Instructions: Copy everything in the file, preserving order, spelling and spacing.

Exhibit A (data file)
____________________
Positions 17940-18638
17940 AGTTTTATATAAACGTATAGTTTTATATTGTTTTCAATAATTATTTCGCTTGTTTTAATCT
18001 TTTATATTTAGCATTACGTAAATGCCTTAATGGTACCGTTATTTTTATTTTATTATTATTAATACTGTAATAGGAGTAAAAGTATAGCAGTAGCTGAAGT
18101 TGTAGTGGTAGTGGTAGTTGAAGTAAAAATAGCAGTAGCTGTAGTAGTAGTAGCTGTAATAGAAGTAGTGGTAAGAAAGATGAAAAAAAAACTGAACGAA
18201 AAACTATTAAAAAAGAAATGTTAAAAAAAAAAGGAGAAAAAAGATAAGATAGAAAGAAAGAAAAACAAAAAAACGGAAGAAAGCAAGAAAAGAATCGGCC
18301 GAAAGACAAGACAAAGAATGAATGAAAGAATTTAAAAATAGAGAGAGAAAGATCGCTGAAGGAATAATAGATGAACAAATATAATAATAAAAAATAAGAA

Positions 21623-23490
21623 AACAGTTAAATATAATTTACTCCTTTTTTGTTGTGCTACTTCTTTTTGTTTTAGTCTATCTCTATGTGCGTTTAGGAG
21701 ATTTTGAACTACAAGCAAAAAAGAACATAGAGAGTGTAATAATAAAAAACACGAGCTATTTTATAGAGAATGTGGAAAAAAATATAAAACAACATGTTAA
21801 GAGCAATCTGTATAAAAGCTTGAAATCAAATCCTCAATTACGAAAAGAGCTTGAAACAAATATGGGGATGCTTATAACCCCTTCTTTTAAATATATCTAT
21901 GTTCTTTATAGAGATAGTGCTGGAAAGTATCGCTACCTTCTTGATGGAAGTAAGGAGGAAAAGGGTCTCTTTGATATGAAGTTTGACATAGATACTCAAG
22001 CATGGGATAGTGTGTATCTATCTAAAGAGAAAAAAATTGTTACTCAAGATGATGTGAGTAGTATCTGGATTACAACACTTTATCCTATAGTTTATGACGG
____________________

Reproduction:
Positions 17940-18638
17940 AGTTTTATATAAACGTATAGTTTTATATTGTTTTCAATAATTATTTCGCTTGTTTTAATCT
18001 TTTATATTTAGCATTACGTAAATGCCTTAATGGTACCGTTATTTTTATTTTATTATTATTAATACTGTAATAGGAGTAAAAGTATAGCAGTAGCTGAAGT
18101 TGTAGTGGTAGTGGTAGTTGAAGTAAAAATAGCAGTAGCTGTAGTAGTAGTAGCTGTAATAGAAGTAGTGGTAAGAAAGATGAAAAAAAAACTGAACGAA
18201 AAACTATTAAAAAAGAAATGTTAAAAAAAAAAGGAGAAAAAAGATAAGATAGAAAGAAAGAAAAACAAAAAAACGGAAGAAAGCAAGAAAAGAATCGGCC
18301 GAAAGACAAGACAAAGAATGAATGAAAGAATTTAAAAATAGAGAGAGAAAGATCGCTGAAGGAATAATAGATGAACAAATATAATAATAAAAAATAAGAA

Positions 21623-23490
21623 AACAGTTAAATATAATTTACTCCTTTTTTGTTGTGCTACTTCTTTTTGTTTTAGTCTATCTCTATGTGCGTTTAGGAG
21701 ATTTTGAACTACAAGCAAAAAAGAACATAGAGAGTGTAATAATAAAAAACACGAGCTATTTTATAGAGAATGTGGAAAAAAATATAAAACAACATGTTAA
21801 GAGCAATCTGTATAAAAGCTTGAAATCAAATCCTCAATTACGAAAAGAGCTTGAAACAAATATGGGGATGCTTATAACCCCTTCTTTTAAATATATCTAT
21901 GTTCTTTATAGAGATAGTGCTGGAAAGTATCGCTACCTTCTTGATGGAAGTAAGGAGGAAAAGGGTCTCTTTGATATGAAGTTTGACATAGATACTCAAG
22001 CATGGGATAGTGTGTATCTATCTAAAGAGAAAAAAATTGTTACTCAAGATGATGTGAGTAGTATCTGGATTACAACACTTTATCCTATAGTTTATGACGG